Figure 2 illustrates this trend. For selected years in our sample period, the graph plots the share of a local bank’s balance sheet invested in municipal loans against the average interest rate it is charging its corporate customers. It is clearly apparent that this link is strong – and, as interest rates have declined, getting stronger – for the savings banks but absent for the local cooperative banks.

Figure 2 Correlation between local banks’ municipal lending share and firm-lending rates


Note: Each dot represents a German local bank in the respective year, red for savings banks, blue for cooperative banks. The vertical axis shows the banks’ average firm lending rate, the  horizontal axis  the share of public loans on the bank’s balance sheet in the respective year. Red (blue) lines indicate the regression line for the savings (cooperative) bank sub-samples respectively. 

Second, we show empirically that – somewhat perversely – Germany’s debt brake played a big part in crowding out private investment over the last decade. Implemented in the federal and most state constitutions in 2009, the debt brake prescribes strict consolidation paths for federal and state-level budgets. However, it explicitly exempts municipal debt. Fiscal consolidation at the state and federal levels was therefore often accompanied by a burden-shift of expensive government tasks to the municipalities (which, contrary to the states, have no direct representation in Germany’s two-chamber parliamentary system). Since municipalities have only limited power to levy taxes, this created additional demand for municipal loans that local savings banks had to satisfy, thus exacerbating the crowding out of private-sector lending in Germany.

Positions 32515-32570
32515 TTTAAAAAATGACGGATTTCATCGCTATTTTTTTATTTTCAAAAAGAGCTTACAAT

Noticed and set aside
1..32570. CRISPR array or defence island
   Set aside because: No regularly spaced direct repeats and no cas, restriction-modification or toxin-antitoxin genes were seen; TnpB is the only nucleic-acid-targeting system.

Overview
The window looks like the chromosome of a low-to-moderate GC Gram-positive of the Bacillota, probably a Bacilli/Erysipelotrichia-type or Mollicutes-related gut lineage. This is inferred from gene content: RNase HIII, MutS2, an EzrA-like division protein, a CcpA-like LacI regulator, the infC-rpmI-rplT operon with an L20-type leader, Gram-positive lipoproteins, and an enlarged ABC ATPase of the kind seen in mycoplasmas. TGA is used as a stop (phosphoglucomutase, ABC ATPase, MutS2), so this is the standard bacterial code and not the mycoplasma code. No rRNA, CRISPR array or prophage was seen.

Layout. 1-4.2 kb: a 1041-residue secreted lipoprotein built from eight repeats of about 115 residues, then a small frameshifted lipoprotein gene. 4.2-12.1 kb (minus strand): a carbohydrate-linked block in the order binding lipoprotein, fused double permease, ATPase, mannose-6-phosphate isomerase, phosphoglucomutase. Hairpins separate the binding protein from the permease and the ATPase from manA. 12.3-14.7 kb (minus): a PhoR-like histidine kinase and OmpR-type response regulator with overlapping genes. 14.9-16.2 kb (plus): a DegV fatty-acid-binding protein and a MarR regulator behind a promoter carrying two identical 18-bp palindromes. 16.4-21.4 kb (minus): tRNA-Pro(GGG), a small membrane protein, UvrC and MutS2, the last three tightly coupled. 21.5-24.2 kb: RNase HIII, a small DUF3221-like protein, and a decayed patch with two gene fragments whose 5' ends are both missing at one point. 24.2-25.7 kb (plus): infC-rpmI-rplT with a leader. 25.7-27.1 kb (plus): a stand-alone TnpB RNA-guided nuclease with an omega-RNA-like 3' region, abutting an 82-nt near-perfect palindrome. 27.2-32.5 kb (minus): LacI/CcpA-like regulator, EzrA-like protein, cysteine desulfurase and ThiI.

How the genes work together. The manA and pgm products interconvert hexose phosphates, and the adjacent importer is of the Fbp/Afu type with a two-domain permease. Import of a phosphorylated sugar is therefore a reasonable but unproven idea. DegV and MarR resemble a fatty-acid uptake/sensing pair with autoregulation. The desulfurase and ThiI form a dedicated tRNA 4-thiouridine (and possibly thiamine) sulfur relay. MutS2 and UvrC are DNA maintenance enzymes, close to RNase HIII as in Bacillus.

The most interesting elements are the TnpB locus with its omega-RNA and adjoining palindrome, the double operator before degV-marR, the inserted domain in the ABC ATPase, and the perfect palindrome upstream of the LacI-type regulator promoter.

What does this mean for the investment of SMEs and does it matter for the macroeconomy?

Our estimates are based on granular matched bank-firm data of roughly 1.2 million German firms. We show that the mechanism outlined above accounts for an on average 80 basis points spread to the average SME customer of a local public bank. This spread reduces investment of the average firm by around 6%. From 2012-2015, our firm-level estimates imply that aggregate investment could have been €30 billion and €40 billion per year (or roughly 1% of German GDP) higher.

Policy implications